But in the case of the 11 tabots, a loan will simply not do. These are items of compelling importance to an active church in Ethiopia today. They were taken in particularly egregious circumstances during a punitive raid. They are serving no museological or academic purpose within the institution and create an unnecessary obstacle for church officials looking to venerate them.

The British Museum will likely answer that its hands are tied and that the statutory prohibition precludes it from even considering a complete restitution to the Ethiopian Church. But if one reads the British Museum Act 1963 closely, one will see that such stonewalling is untenable.

There is a specific provision that allows the British Museum trustees to give away items from the collection if the trustees deem them to be “unfit” for retention in the collection and that the removal wouldn’t be detrimental to the interests of students. Of course, in the case of the tabots, no student has access in the first place, so no detriment exists. As to whether the trustees deem them “unfit” for the collection will necessarily depend on the circumstances in which they are held. While unfitness for the collection is unlikely to apply to key items like the Parthenon Sculptures or the Benin Bronzes, it most certainly can apply to items like the tabots: of great religious importance and with no measurable value to the museum itself. The trustees should, at their next meeting, take the step – entirely consistent with the language and intention of the British Museum Act 1963 – of approving the disposal of these items from the collection for the benefit of the Ethiopian Orthodox Church.

In the past, the trustees have played it safe with the Act’s “unfit” provision. They have always appeared to either disregard or ignore it for fear of becoming vulnerable to an avalanche of restitution claims: the famous “floodgates” argument so familiar to Greek, Turkish and Indigenous ears. If we accept that your items are unfit for our collection, then what’s stopping a multitude of other groups lodging similar claims? While the argument might hold true in the case of the majority of museum objects, it most certainly does not in the case of the tabots.

When the Act was passed by Parliament, the MPs debating the provision made reference to “unfit” including forgeries and wrongly identified works. This is indeed comprised in the meaning of the term and nothing would stop the trustees from disposing of, say, a watercolour that has turned out to be a worthless forgery. But “unfit” is broader than this. If Parliament had wanted this power of the trustees to apply only to fakes and forgeries, it would have used those very words in the Act. Instead it opted for the broader and more circumstance-driven phrase “unfit to be retained in the collections”. The trustees should honour Parliament’s decision and use their powers appropriately. In this case that should lead to only one result: the permanent restitution of the tabots to the Ethiopian Church.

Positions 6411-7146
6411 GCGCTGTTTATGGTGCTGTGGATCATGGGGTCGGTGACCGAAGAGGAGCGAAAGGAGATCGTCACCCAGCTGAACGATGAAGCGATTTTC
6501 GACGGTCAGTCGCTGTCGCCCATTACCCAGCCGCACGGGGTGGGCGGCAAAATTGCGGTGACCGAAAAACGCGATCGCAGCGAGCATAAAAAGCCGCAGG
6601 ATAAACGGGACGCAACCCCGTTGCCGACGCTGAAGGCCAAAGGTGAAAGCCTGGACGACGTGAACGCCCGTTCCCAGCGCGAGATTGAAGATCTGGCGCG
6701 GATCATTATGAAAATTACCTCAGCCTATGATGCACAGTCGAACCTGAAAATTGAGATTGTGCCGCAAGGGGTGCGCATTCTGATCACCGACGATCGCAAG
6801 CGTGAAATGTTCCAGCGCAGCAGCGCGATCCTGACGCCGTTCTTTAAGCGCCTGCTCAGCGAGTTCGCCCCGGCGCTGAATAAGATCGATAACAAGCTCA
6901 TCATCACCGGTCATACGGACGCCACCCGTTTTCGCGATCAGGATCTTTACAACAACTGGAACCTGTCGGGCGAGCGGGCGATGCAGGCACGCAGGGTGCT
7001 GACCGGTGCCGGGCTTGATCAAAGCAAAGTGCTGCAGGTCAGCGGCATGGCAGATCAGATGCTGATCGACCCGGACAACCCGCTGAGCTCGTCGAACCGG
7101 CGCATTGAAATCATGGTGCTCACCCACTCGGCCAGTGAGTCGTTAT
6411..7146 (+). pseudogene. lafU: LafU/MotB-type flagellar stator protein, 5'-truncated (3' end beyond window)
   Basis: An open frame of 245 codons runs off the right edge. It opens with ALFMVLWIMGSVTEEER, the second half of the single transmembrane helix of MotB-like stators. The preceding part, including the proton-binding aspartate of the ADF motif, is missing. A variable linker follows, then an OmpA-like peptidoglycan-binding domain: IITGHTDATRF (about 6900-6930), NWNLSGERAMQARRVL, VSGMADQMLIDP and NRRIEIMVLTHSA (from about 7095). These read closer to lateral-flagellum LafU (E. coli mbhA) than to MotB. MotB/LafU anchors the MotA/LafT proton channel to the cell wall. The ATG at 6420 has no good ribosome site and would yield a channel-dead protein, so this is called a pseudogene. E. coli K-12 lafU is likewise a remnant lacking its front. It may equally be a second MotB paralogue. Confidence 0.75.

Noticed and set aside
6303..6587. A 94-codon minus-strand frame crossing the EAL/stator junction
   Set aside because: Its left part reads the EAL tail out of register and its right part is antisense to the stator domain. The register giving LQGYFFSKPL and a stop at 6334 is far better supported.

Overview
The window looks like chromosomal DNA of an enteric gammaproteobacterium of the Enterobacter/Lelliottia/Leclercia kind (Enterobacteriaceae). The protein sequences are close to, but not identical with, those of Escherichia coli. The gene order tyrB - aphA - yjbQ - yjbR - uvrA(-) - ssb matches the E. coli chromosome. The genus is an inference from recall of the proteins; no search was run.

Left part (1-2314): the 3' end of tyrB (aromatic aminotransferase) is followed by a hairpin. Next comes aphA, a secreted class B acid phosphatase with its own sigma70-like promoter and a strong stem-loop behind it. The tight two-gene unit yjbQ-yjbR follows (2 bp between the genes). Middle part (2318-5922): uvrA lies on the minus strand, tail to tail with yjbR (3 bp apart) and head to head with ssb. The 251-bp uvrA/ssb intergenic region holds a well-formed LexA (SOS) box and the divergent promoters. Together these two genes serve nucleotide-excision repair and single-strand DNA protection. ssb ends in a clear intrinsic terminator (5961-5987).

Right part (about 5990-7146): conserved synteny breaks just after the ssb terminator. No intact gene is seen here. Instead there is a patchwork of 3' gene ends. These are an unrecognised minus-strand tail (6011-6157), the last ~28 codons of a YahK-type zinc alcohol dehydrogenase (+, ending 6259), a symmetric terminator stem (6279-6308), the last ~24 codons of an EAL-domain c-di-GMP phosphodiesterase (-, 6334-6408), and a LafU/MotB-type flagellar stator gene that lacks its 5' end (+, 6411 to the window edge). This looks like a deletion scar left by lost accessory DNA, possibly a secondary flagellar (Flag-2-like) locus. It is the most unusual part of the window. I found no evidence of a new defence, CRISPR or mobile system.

On the day of the Hene kai Nea (or sometimes, like this month, the day after), I post a monthly update about things that happened on the blog and in projects and organizations related to it. I will also announce Elaion's coming PAT rituals.

PAT rituals for Skirophorion:
  • Skirophorion 3 - May 26 - Sacrifice to Kourotrophos, Athena Polias, Aglaurus, Zeus Polieus, Poseidon & possibly Pandrosos at Erkhia
  • Skirophorion 12 - June 4 - Skirophoria - festival in honor of Athena, Poseidon, Apollon & Demeter; the Tritopatores were worshipped at Marathon on the eve of this festival
  • Skirophorion 14 - June 6- Dipolieia/Bouphonia - festival in honor of Zeus Poleius
  • Skirophorion 29n - June 22 - Disoteria - Sacrifice to Zeus the Savior and Athene the Savior

    Anything else?
    Are you looking for an online shop to buy incenses and other Hellenistic basics from? Try The Hellenic Handmaid on Etsy.

    Would you like to support me? Buy me a coffee.

    While some museums are organizing online exhibitions as a way to safely share art during the pandemic, students in Ambra Spinelli's spring archaeology class had planned an online show all along. It's a bit of a side-step, but I like it too much not to share.

    That show, Spectacle in Antiquity and Beyond, features displays of objects and photographs from ancient Greece and Rome to the twentieth century. Together, the objects in the exhibition's six galleries illuminate how large, spectacular events—a Roman gladiator fight, an Inuit kayak contest, a Christian pilgrimage, a Nazi march—can foster and sustain a shared identity and reinforce social cohesion.